AN: This is my novelization of the Grimms' "King Thrushbeard." I've never put something like this on FF net, but I'm hoping it'll result in some good feedback. Any review is welcome and helpful!

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I am beautiful.

This is not an opinion. This is a fact. Moreover, it is a fact so basic and indisputable that it feels somewhat ridiculous to say it, like it would to insist that grass grows, or that "up" is in the direction of the sky. And yet, now that I've indeed said it, I feel I must explain, or risk leaving you with the wrong impression. When I say "beautiful," you may call to mind some particular lovely you once saw waving from a window or smiling demurely from a portrait. Well, unless this lovely happens to actually be myself, Princess Desmonda of Asynnia, put it out of your head. No, when I say "beautiful" I mean heart-stoppingly, breath-stealingly dazzling. I am speaking of a splendor that has spread its reputation over dozens of kingdoms and which redefines beauty for everyone who sets eyes on me. At least, I guess that's what they say.

Only a bit less widespread is the reputation for the sharpness of my wit, and already I'll bet you think you know where this is going. I'll bet you have a picture all painted in your mind and you're sure you know the whole story. "Long, wavy, honey-golden hair," you're thinking, "large, deep, aqua-green eyes" (because you know better than to believe perfect beauty would settle with a cliché like blue). "Peaches-and-cream complexion, exquisitely sculpted face and form, graceful as a young doe. And if she's as brilliantly clever as she is beautiful—which is surely the case—she's certainly the youngest daughter of some powerful king and has some handsome prince and happy ending already picked out."

But in this last, you would be wrong. I am no youngest. I am an only. No brothers. No sisters. Just me. This means that not only do I get the beauty, not only do I get the intellect, but I get the kingdom. This country hasn't had a reigning queen for a hundred and twenty years. Does that sound like something I would hand over just for a dashing young man with a plume in his circlet?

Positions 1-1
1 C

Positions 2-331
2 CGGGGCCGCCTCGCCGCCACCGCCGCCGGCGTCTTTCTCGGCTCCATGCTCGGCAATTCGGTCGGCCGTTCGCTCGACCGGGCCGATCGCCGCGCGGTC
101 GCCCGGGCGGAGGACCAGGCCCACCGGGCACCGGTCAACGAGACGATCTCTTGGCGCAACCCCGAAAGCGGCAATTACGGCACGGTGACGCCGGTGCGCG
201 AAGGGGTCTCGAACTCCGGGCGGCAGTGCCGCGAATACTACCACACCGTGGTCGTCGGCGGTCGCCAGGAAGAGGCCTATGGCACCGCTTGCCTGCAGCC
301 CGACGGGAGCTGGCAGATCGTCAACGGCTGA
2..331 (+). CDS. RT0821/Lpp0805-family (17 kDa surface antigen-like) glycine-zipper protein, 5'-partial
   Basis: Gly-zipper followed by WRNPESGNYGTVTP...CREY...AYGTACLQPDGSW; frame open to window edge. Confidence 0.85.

My father spent most of my life worrying that I wasn't "interested in boys," and my mother spent it assuring him that "these things come in time." When my thirteenth birthday arrived and I made my social debut, it looked like she was right. After my birthday ball and banquet, she came to my room and sent my handmaid away so she could put me to bed herself. It was what she always did when she wanted to talk.

"You were marvelous, darling," she said languidly as she unlaced my girdle, as though it were something that didn't really need to be said. And of course, it didn't. I had been marvelous. I had been marvelous with my guests, and I had been marvelous with the banquet, and I had been marvelous dancing all through the night. I was exhausted, but marvelous. The next words out of her mouth were not so simple and obvious.

"Did you have a good time?" There was nothing languid about her tone now. She wanted an answer. I sighed.

"Do you mean 'did I meet any boys?'" I replied. My evasion had very little to do with sparing her disappointment, and a great deal to do with the conversation I knew she'd be having with my father later.

"I mean," she persisted stubbornly, "did you have a good time?"

I sighed again. "No."